I don’t work with Pajek, so this might not be appropriate. But, the other way that you can think about this is in a relational database-type framework of having multiple datasets, one that contains linkage data and one that contains node-level data. I think that it might provide an alternative way to carry the carriage returns and a smaller data footprint since only the necessarily variables can be included.

    The first step is to create a unique ID for each node by adding an “extra” tag on the WoS output or some way to link data with a unique identifier (since I don’t know wos2pajek, I’m not sure how this is handled).

    Then, you can import the data for articles into Zotero or any other citation software that outputs to XML format. Then, in Python, Perl, or any other language of choice, you can use standard XML processing libraries designed to handle carriage returns and other types of data inside of the XML tags. This will create an article-level dataset and use standard text-parsing libraries.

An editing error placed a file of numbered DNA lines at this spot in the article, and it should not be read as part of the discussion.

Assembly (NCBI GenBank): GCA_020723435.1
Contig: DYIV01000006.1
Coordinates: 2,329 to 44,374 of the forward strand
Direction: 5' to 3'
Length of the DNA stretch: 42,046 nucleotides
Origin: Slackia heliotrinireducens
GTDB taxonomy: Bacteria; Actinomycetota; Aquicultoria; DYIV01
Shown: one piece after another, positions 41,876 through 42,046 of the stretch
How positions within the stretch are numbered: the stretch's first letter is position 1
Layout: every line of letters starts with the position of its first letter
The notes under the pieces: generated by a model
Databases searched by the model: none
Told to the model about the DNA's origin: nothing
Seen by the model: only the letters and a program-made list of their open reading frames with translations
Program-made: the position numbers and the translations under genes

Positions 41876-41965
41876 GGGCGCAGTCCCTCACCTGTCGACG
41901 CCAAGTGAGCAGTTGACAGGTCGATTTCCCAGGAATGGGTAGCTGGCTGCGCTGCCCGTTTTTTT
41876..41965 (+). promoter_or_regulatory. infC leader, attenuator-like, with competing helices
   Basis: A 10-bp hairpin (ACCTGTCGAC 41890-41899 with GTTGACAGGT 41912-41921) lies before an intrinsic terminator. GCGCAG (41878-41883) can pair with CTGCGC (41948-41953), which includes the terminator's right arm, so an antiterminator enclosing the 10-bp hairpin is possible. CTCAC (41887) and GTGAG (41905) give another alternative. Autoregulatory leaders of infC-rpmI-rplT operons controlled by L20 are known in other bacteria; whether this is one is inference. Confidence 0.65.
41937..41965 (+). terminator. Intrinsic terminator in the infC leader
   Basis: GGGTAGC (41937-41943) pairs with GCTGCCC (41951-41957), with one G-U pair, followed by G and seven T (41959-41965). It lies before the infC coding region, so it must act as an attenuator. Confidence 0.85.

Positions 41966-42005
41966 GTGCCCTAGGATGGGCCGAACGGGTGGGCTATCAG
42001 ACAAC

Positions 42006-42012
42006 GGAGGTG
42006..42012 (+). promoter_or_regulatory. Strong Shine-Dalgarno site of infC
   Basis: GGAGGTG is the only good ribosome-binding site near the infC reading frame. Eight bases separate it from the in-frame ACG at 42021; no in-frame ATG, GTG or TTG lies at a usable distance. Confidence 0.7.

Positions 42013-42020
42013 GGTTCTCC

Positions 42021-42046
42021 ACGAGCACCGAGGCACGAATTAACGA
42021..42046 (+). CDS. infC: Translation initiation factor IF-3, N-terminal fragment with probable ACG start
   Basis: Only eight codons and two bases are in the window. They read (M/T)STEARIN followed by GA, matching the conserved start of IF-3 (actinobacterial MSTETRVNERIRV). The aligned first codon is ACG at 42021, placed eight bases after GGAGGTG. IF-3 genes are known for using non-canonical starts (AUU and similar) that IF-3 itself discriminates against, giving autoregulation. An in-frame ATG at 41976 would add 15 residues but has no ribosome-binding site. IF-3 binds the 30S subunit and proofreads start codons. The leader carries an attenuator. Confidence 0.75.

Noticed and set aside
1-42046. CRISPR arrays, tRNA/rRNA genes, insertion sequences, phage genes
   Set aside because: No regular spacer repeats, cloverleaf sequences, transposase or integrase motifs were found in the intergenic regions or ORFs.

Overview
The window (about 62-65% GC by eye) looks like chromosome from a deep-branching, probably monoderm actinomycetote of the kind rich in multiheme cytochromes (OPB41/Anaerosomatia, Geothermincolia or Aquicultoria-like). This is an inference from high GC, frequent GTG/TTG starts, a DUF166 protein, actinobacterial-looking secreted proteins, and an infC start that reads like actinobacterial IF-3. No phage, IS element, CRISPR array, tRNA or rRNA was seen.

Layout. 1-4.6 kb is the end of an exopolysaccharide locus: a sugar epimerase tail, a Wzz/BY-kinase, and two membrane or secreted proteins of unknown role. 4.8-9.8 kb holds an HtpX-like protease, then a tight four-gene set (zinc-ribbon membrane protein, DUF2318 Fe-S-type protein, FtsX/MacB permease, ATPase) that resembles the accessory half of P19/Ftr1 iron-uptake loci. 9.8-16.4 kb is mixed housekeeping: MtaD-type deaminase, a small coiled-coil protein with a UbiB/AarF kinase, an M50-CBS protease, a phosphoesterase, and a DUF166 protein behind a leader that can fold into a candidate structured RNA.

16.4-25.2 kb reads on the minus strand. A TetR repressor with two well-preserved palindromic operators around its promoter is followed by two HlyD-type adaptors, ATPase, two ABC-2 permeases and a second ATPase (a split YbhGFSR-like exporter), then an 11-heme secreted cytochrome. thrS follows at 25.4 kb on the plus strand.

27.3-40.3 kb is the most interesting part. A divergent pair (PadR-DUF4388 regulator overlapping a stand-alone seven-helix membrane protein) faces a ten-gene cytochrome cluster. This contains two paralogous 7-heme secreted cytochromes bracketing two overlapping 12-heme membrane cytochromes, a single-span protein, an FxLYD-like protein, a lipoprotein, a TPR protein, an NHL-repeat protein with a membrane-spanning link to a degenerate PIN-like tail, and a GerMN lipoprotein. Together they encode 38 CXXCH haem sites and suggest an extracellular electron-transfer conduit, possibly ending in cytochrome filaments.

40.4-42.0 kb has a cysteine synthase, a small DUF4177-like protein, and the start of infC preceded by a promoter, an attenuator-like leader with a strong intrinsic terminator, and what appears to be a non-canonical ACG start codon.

Then, you can easily merge these two datasets, when necessary, for different analyses or load the data into an SQL-type database.

    Like I said, I’m not sure that this would save time/energy but it might be a possibility.

    • 5. gabrielrossman  |  July 20, 2010 at 4:31 pm


      great minds think alike as a lot of network datasets follow similar structures to what you’re describing. the Pajek .net format first has a list of nodes, each of which is assigned a serial number and then a list of edges as described by pairs of node serial numbers. iGraph’s native format is similar but a bit more complicated.

      anyway, i think the XML/SQL approach might be overkill for our needs but it’s good to keep in mind if it scales up

  • […] field-tagged data can be pretty unproblematically reshaped into flat-files. However one of the reasons people like field-tagged data is that they can have internal long […]